A WebQuest is an inquiry-oriented activity in which some or all of the information that learners interact with comes from resources on the internet, optionally supplemented with videoconferencing. There are at least two levels of WebQuests that should be distinguished from one another.
Short Term WebQuests
The instructional goal of a short term WebQuest is knowledge acquisition and integration, described as Dimension 2 in Marzano's (1992) Dimensions of Thinking model. At the end of a short term WebQuest, a learner will have grappled with a significant amount of new information and made sense of it. A short-term WebQuest is designed to be completed in one to three class periods.
Longer Term WebQuest
The instructional goal of a longer term WebQuest is what Marzano calls Dimension 3: extending and refining knowledge. After completing a longer term WebQuest, a learner would have analyzed a body of knowledge deeply, transformed it in some way, and demonstrated an understanding of the material by creating something that others can respond to, on-line or off-. A longer term WebQuest will typically take between one week and a month in a classroom setting.
WebQuests of either short or long duration are deliberately designed to make the best use of a learner's time. There is questionable educational benefit in having learners surfing the net without a clear task in mind, and most schools must ration student connect time severely. To achieve that efficiency and clarity of purpose, WebQuests should contain at least the following parts:
- An introduction that sets the stage and provides some background information.
- A task that is doable and interesting.
- A set of information sources needed to complete the task. Many (though not necessarily all) of the resources are embedded in the WebQuest document itself as anchors pointing to information on the World Wide Web. Information sources might include web documents, experts available via e-mail or realtime conferencing, searchable databases on the net, and books and other documents physically available in the learner's setting. Because pointers to resources are included, the learner is not left to wander through webspace completely adrift.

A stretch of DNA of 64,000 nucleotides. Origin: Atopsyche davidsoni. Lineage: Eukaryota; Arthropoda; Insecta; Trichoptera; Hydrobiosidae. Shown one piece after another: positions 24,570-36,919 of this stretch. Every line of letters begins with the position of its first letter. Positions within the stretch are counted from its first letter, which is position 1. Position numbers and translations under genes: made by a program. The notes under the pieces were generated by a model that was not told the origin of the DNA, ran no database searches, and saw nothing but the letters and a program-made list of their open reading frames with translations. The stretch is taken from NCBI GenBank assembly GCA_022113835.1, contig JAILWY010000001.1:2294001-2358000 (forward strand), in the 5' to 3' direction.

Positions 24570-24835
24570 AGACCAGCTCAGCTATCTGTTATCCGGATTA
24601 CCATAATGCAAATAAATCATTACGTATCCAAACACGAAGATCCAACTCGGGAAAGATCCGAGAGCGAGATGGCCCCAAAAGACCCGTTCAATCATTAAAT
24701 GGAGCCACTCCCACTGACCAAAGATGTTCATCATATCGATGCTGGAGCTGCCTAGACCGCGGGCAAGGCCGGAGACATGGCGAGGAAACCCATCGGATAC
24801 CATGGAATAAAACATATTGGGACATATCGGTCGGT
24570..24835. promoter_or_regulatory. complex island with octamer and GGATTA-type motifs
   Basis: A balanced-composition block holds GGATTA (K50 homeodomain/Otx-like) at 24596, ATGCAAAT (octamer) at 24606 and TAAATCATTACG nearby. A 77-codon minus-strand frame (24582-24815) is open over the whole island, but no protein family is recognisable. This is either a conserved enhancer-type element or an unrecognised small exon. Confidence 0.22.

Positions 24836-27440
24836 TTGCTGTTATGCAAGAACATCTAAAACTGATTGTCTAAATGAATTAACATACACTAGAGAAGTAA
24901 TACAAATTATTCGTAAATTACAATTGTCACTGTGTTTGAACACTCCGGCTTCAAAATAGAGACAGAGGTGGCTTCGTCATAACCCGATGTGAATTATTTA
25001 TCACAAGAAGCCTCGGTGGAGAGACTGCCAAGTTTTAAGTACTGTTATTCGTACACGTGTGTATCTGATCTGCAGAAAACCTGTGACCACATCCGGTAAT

- A description of the process the learners should go through in accomplishing the task. The process should be broken out into clearly described steps.
- Some guidance on how to organize the information acquired. This can take the form of guiding questions, or directions to complete organizational frameworks such as timelines, concept maps, or cause-and-effect diagrams as described by Marzano (1988, 1992) and Clarke (1990).
- A conclusion that brings closure to the quest, reminds the learners about what they've learned, and perhaps encourages them to extend the experience into other domains.
Some other non-critical attributes of a WebQuest include these:
- WebQuests are most likely to be group activities, although one could imagine solo quests that might be applicable in distance education or library settings.
- WebQuests might be enhanced by wrapping motivational elements around the basic structure by giving the learners a role to play (e.g., scientist, detective, reporter), simulated personae to interact with via e-mail, and a scenario to work within (e.g., you've been asked by the Secretary General of the UN to brief him on what's happening in sub-Saharan Africa this week.)
- WebQuests can be designed within a single discipline or they can be interdisciplinary. Given that designing effective interdisciplinary instruction is more of a challenge than designing for a single content area, WebQuest creators should probably start with the latter until they are comfortable with the format.
Longer term WebQuests can be thought about in at least two ways: what thinking process is required to create them, and what form they take once created.
Thinking skills that a longer term WebQuest activity might require include these (from Marzano, 1992):
1. Comparing: Identifying and articulating similarities
and differences between things.
2. Classifying: Grouping things into definable categories on
the basis of their attributes.
3. Inducing: Inferring unknown generalizations or
principles from observations or analysis.
4. Deducing: Inferring unstated consequences and
conditions from given principles and
5. Analyzing errors: Identifying and articulating errors in one's
own or others' thinking.
6. Constructing support: Constructing a system of support or proof
for an assertion.
7. Abstraction: Identifying and articulating the underlying
theme or general pattern of information.
8. Analyzing perspectives: Identifying and articulating personal
perspectives about issues.